Andre Brown: Giants RB Should Supplant Ahmad Bradshaw as Team's Starter
Giants offensive coordinator Kevin Gilbride was accurate in his assessment of Andre Brown earlier this week, noting to the Newark Star-Legder's Jorge Castillo that the team doesn't fully trust Brown's pass-blocking abilities.
Brown doesn't deny the fact that it's a part of his game that he needs to improve upon:
I’m progressing. I’m still going to go out there every week and work hard, and I know it. I feel like if I continue to go out there each week and just continue to keep showing progress, I’ll be all right. Eventually, one day I’ll be out there and I’ll gain their trust.
Filling in for the oft-injured Ahmad Bradshaw during the Giants' Week 2 matchup against the Tampa Bay Buccaneers and their Week 3 game against the Carolina Panthers, Brown carried the ball 33 times for 184 yards and three touchdowns, averaging 5.6 yards per carry.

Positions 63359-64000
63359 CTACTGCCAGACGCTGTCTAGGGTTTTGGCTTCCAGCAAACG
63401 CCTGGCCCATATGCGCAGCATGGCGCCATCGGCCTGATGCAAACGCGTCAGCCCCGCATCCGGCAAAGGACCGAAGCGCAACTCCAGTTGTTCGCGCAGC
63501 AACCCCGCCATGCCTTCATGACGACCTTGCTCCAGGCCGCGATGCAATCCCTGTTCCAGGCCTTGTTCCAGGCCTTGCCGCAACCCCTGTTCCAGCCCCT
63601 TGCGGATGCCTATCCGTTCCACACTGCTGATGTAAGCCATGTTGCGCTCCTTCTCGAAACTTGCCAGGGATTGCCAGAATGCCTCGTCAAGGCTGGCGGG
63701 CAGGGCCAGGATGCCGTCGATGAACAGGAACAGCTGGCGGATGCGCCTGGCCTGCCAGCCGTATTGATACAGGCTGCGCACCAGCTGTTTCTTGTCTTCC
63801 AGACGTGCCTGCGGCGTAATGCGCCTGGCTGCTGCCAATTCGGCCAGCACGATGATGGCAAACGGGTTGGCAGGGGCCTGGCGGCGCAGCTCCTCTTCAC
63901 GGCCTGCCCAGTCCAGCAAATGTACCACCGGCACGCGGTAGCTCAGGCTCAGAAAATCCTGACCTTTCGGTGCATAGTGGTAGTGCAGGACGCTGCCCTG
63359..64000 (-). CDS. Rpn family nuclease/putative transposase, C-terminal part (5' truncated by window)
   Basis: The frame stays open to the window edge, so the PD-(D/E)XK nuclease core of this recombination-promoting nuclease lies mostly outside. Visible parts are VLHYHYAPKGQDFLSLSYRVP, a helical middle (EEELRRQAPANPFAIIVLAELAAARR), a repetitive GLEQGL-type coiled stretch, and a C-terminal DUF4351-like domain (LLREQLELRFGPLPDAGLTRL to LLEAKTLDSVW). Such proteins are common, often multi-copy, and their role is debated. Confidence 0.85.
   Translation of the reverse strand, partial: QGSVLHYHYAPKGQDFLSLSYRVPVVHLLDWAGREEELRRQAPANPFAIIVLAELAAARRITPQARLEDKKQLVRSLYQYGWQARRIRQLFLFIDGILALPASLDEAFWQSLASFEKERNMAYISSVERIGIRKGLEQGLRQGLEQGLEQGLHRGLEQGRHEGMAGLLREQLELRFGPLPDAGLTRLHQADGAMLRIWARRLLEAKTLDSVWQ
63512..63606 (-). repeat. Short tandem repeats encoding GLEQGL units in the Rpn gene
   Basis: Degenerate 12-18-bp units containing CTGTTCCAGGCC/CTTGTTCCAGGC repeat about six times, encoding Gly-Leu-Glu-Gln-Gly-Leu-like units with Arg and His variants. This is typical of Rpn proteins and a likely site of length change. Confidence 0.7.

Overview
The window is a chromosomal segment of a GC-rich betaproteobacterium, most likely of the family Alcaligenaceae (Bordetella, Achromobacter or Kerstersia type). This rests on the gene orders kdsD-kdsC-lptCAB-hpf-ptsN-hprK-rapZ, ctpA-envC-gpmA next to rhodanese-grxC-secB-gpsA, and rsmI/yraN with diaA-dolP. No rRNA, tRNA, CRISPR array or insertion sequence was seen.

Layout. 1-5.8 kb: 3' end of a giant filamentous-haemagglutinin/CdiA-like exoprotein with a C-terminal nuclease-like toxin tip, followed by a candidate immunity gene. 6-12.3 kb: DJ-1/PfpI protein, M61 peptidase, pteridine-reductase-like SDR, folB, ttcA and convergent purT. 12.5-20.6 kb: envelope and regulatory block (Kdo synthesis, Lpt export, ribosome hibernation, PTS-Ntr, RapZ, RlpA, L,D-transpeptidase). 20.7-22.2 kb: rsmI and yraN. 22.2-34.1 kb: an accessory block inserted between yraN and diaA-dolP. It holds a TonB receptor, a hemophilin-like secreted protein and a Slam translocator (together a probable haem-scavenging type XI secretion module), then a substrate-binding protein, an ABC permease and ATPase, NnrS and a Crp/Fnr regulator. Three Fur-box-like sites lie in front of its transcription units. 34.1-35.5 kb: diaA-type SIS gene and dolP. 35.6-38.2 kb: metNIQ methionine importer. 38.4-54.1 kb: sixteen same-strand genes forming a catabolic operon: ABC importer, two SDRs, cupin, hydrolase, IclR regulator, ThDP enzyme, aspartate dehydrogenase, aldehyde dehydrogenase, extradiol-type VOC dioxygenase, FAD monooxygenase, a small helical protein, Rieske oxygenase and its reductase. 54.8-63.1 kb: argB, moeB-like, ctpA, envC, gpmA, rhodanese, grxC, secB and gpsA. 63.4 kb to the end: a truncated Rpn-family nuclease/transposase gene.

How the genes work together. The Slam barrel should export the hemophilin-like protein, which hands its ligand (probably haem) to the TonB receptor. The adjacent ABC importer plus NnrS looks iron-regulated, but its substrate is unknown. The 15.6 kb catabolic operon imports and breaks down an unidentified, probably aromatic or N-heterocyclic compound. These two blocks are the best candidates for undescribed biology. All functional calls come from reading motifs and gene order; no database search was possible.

Who Should Start in the Giants Backfield?
He's out-gained Bradshaw by 65 yards on the season with only three more carries than the incumbent starter, a stark difference in production.
As it stands now, the Giants rank 24th in the league rushing, averaging a paltry 89.5 yards per game on the ground—a number that puts them just ahead of the Jets, who have been crushed by fans and the media for their lack of a legitimate ground attack.
While the Giants have certainly morphed into a high-powered passing offense with Eli Manning under center—and rightfully so—a potent running game only makes Eli's job easier.
It also gives the offensive line a chance to go on the attack, something any offensive lineman would tell you is preferable to constantly having to play defense.
Let's put the fact that Brown has been more productive than Bradshaw on the back burner for a moment.
Bradshaw has been with the Giants for six seasons, but his skills are declining. Last year, the former seventh-round pick only had 659 rushing yards and 267 receiving yards.
Ahmad Bradshaw, for as much ability as he has, cannot stay healthy. He's constantly banged up, has required multiple surgeries on his feet and simply isn't as explosive as he once was.
Yet he remains a vital part of the Giants' offensive attack.
Moving Brown into the starting role wouldn't be a knock on Bradshaw's ability, but a way to keep Bradshaw healthy—something that the team absolutely needs as it gets into the meaty part of its schedule, which begins next week against the San Francisco 49ers.
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